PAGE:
Although you nearly always leave too much for the next buyer.
If you're a value investor, you may have noticed a disturbing trend of late; the shares you've sold have continued sharply upwards after you've sold.
You'll hear and read about lots of ways around this "problem". "Let the trend be your friend" is an oft-quoted stock market maxim that has nothing whatsoever to do with value investing. Stop-losses, meanwhile, have some validity in certain circumstances, but are dangerous tools to rely on -- and in many (but not all...) cases simply don't work in reality.
The simple fact is that if you are a value investor, there will be many occasions in which you will see the shares you've sold continue on to giddier heights than you thought possible; this is your investing lot which must be accepted -- unless you see yourself as some other kind of investor or trader of course.
A good example
As a specific example, eight weeks ago, I perceived value in fast-growing fabless semiconductor company CSR (LSE: CSR).
In CSR's case, I thought the company offered the best of both worlds; value in that half of its overall valuation was covered by pure cash which made the price-to-earnings unfeasibly low against enterprise value -- and some excitement by virtue of the fact that the company is growing quickly.
As I write, the shares are 414p -- up over 27% in less than two months. So I would say that one of those two worlds has now all but disappeared -- i.e. that of the basic value as the shares are now more reasonably priced and reliant more on actual performance than balance sheet strength.
I'm not saying for one moment that CSR is an out and out sell; merely that the absolute basic value which was there for the world and his wife to see in November has now been realised.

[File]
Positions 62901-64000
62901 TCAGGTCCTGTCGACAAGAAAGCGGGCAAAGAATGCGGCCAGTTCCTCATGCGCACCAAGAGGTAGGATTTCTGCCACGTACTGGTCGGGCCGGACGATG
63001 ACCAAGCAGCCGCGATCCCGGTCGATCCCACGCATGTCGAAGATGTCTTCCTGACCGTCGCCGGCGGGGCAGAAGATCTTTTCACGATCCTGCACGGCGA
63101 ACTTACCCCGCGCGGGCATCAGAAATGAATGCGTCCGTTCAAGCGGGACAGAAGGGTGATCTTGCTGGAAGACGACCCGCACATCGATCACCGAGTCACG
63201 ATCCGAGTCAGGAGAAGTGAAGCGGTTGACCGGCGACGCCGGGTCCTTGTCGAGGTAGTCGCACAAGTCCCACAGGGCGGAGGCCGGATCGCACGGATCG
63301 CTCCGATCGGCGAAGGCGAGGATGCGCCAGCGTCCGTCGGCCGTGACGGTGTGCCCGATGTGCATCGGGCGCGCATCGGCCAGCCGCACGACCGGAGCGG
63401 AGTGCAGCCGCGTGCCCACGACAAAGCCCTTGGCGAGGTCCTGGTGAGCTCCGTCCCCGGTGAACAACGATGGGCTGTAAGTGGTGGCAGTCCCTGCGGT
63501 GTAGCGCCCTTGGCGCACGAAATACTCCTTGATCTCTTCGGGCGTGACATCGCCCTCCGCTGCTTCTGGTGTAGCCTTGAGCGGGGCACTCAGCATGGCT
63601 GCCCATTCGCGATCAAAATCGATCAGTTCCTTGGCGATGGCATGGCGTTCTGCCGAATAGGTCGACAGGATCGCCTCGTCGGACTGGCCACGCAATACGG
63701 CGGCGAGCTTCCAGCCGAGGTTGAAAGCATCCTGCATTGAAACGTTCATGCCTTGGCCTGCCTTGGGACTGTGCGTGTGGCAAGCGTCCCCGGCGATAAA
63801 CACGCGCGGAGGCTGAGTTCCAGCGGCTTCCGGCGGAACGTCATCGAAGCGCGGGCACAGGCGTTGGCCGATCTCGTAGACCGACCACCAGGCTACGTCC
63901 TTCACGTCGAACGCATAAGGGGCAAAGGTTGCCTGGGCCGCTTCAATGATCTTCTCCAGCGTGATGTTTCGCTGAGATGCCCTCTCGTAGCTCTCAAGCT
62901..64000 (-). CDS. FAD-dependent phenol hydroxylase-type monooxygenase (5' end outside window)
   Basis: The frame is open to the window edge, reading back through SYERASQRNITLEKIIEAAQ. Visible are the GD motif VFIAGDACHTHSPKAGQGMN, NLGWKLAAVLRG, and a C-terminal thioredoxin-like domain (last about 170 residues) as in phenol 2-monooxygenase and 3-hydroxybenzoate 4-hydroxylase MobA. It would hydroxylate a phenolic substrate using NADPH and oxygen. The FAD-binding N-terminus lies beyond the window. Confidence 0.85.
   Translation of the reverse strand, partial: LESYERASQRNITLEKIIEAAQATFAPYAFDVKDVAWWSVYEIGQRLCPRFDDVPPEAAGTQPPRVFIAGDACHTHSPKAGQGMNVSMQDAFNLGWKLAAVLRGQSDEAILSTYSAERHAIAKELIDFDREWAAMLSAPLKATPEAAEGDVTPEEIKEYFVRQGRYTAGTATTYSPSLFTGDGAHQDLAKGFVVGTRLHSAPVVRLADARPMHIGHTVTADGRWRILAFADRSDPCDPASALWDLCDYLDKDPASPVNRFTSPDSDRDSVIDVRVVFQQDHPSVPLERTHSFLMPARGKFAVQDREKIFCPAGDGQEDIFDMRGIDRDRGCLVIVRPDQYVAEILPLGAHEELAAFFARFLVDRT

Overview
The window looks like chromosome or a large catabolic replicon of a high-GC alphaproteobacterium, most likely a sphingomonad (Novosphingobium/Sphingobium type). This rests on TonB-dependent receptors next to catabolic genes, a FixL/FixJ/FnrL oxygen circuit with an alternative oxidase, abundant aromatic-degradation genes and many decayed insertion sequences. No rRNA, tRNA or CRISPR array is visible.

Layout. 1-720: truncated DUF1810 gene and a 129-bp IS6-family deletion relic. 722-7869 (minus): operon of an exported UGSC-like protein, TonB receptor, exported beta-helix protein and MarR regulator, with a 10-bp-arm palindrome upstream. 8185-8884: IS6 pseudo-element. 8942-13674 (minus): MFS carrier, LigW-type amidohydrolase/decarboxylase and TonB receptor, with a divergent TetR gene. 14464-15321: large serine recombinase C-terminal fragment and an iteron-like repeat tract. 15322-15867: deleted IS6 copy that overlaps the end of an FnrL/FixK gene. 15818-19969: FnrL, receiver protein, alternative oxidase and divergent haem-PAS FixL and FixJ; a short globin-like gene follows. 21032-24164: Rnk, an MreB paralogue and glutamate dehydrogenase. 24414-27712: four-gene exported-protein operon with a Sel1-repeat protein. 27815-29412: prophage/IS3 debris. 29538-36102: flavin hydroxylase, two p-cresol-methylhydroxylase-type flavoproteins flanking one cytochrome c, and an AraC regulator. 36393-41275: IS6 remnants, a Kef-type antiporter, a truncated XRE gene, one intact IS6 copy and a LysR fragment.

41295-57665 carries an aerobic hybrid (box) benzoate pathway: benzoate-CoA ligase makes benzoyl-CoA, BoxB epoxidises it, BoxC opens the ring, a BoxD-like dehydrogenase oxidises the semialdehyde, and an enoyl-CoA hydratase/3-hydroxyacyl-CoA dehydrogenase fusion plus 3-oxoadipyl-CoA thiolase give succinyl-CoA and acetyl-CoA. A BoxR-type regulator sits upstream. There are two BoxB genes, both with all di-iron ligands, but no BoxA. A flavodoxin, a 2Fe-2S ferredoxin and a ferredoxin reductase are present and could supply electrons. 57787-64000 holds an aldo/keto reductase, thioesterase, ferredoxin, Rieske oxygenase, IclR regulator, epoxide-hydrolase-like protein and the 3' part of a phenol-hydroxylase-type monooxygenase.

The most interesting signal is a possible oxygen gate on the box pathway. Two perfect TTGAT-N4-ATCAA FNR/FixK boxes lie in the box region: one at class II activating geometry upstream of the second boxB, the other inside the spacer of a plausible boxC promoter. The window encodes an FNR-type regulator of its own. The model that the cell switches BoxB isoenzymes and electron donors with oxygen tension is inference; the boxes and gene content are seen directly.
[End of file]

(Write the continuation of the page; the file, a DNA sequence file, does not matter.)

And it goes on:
More right than wrong
The main reason the shares have risen sharply was a litigation settlement reached last week, with California-based Broadcom which ended a long-running battle between the two chip makers – though the planned takeover by Qualcomm of Atheros Communications in the US shook the sector up a little.
So the good news has now seen the main value go. From here, it's a judgement call on earnings more than value. In this case, it happened quickly due to unforeseen circumstances -- usually it takes more like two years or more, rather than two months!
The fact that that value has been realised due to circumstances that no-one who doesn't have inside information on the company could have foreseen is irrelevant. One way or another such value will come out in more circumstances than not -- and so value investors win out over time.
They don't get them all right by any means, but they generally win more than they lose and investors, we can't ask for much more than that.
Selling too early?
That said, history has taught me that I generally sell too early, as I'm too pessimistic in my analysis of a company's worth. This kind of under-valuation comes readily to those of us who seek value by nature. And I believe it is worth tempering one's judgement a little on the upside -- which is what I've been trying to do of late.
Overall, the best policy is to listen to company-specific news -- and only that, when markets are in decline.
When they're rapidly rising, listen to the news and look at valuations. If a share is moving up quickly -- whether or not this is part of a wider bull market -- it may be time to sell.
In other words, even if you simply got lucky by buying your selection just as the market turned bullish, then your perception of underlying value may have been realised purely by overall sentiment.
More from David Holding: